Based on early reports, virtual assistants from Amazon and Google are set to be the big winners in this season’s holiday sweepstakes.
While some analysts thought VR headsets from Facebook or VR-enabled cell phones from HTC or Google could take the top spot, consumers have been enthralled by the promise of virtual assistants.
The trend is a big win for the consumer adoption of Internet of Things (IoT) related technologies as it opens the door for a slew of connected appliances, virtual assistants and other home management devices in the near future. Andrew Uerkwitz, an analyst for Oppenheimer, told Reuters that his group had upped its estimate of Amazon and Google home assistants to nearly 12 million during the holiday season.
While the sale numbers sound low, these devices were not readily available last year and some industry observers believe this will lead a rush of other devices manufacturers bring their own personal assistants to the market.
Earlier this month Microsoft announced that it was opening up the code for its Cortana personal assistant to appliance manufacturers. Just last week IBM announced that it was working with BMW to install its Watson Artificial Intelligence (AI) in i Series electric vehicles. Such moves would help to fuel the predicted explosion in IoT-enabled devices, which Gartner has predicted will easily eclipse 20 billion worldwide by 2020.
However, the growth has also brought up issues regarding security and privacy. One example of potential security concerns was the DDoS attack which happened on October 21st. Hackers relied on security weaknesses in IoT-enabled devices to bring down the servers of internet infrastructure company Dyn. By doing so, they were able to disable the websites of such companies as Twitter, Spotify, PayPal, Verizon, and Comcast among others.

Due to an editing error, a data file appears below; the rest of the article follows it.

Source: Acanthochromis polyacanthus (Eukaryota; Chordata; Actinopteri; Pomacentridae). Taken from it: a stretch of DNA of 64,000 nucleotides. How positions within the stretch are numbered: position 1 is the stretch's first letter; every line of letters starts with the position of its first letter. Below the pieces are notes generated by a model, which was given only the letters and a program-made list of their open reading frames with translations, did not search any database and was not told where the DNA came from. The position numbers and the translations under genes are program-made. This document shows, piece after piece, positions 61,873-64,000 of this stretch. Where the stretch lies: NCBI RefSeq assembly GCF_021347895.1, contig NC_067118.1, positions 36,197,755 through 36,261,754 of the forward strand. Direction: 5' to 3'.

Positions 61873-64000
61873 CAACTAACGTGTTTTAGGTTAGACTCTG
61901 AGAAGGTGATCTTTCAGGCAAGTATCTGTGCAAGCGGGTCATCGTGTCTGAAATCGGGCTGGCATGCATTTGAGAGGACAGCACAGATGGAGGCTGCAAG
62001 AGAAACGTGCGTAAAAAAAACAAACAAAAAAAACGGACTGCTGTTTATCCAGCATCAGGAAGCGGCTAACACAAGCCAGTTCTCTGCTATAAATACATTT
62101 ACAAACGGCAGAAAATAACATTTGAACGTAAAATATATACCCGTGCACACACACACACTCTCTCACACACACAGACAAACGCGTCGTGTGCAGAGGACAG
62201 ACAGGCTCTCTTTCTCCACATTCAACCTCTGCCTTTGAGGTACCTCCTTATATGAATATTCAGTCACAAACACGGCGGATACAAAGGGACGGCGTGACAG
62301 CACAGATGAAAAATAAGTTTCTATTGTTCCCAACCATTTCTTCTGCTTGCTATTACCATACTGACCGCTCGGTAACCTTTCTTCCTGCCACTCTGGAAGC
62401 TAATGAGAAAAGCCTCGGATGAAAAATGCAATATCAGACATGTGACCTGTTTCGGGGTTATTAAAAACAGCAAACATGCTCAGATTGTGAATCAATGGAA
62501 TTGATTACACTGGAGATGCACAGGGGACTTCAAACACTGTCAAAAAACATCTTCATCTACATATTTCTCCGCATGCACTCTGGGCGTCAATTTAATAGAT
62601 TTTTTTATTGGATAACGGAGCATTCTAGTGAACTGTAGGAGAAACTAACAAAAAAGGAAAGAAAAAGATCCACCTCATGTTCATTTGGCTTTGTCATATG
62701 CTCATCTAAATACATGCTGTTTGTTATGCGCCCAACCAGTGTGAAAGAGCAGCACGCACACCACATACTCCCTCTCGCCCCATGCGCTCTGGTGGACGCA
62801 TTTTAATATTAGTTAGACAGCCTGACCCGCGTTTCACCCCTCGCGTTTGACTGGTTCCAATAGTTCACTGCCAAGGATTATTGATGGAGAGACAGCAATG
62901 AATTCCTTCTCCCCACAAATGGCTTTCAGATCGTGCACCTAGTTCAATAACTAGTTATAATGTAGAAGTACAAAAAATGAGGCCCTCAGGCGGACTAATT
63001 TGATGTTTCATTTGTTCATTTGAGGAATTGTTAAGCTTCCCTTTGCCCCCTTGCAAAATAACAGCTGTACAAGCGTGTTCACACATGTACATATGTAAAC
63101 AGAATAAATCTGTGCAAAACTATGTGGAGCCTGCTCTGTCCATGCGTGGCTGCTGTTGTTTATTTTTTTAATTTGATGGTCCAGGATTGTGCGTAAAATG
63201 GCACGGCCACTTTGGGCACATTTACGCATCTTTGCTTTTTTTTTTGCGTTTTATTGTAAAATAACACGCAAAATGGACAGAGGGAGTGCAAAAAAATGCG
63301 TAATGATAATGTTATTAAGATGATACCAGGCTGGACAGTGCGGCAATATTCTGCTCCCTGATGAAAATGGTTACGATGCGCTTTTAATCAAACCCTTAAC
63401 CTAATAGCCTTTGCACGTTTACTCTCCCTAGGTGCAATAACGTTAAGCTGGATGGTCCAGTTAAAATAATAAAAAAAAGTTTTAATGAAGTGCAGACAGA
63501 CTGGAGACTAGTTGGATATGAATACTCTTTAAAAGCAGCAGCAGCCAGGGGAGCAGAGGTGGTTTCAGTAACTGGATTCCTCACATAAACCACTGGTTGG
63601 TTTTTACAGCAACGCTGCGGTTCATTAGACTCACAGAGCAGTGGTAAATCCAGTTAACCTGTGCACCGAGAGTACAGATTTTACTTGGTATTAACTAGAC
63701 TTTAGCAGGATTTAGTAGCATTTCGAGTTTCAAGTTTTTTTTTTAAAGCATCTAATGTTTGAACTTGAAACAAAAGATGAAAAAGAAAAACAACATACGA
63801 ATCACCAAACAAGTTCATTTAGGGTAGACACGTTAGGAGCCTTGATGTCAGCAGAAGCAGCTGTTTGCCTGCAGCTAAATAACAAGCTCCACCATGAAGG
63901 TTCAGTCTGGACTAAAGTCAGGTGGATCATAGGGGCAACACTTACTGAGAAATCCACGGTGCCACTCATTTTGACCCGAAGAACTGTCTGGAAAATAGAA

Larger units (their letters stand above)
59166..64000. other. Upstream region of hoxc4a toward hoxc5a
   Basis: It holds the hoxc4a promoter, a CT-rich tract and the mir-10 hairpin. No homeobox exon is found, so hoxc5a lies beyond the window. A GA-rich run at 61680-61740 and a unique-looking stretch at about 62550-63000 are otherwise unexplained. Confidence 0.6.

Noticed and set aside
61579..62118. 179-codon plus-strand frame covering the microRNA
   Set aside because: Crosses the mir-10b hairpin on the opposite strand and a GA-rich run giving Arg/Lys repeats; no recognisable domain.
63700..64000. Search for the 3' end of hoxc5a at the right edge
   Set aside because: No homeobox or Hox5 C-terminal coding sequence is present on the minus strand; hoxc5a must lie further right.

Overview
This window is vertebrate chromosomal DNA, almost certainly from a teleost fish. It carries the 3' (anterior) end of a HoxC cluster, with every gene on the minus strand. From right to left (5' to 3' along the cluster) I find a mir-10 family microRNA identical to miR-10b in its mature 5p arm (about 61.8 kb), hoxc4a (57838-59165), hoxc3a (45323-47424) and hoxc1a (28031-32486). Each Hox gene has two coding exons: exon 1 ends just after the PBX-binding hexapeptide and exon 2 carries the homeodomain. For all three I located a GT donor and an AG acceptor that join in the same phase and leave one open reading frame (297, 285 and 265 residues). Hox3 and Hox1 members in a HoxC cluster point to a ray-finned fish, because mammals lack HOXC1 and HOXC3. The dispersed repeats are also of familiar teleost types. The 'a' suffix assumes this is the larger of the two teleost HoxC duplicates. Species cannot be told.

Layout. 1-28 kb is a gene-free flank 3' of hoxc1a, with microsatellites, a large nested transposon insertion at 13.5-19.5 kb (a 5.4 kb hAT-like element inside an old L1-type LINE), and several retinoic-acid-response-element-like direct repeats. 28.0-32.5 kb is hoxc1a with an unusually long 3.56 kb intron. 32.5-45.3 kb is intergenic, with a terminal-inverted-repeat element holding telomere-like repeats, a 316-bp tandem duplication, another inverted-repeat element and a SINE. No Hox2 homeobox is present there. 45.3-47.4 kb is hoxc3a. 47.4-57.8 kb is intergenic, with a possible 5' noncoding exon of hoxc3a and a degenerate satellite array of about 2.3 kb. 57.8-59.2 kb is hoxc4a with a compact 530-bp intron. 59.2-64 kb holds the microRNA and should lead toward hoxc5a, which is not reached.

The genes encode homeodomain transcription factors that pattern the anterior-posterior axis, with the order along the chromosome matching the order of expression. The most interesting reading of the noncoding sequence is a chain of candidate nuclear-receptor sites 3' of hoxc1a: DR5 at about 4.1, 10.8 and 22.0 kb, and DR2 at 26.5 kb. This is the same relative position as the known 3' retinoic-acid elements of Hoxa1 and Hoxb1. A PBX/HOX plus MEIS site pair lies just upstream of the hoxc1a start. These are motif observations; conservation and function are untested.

Even with the concerns, consumers have been flocking to the home assistants. So much so that Piper Jaffray has cut its 2016 estimate Virtual Reality (VR) headsets by more than 60 percent. The revised estimate has raised some eyebrows as the investment bank had previously pronounced that VR would be the ‘next mega tech’ trend.
While it would appear the consumer market for VR has flatlined, industrial applications have gained steam. One example of this is Ford’s use of VR in its design process. Another example is a study which is using VR to help veterans to lessen the impact of Post-Traumatic Stress Disorder (PTSD).
Wearables have also continued to lag. While several high-profile companies have entered the space — Apple, Garmin, Fitbit — consumer reception has been tepid. The market is already going through a bit of a shake-up as the owners of the Pebble smartwatch has recently announced they would be ceasing operations and selling their intellectual property to Fitbit.
According to Forrester’s Julie Ask, single-use devices have been losing ground to multipurpose devices, such as Apple’s iWatch – which is on pace to sell more than 5.5. million units during the holiday period. However, this is a far cry from the 20 million devices original expected when smartwatches burst onto the scene in 2014.
Despite the lackluster growth for wearables opportunities remain, especially as device manufacturers use the watches as a platform to integrate with other devices such as personal assistants.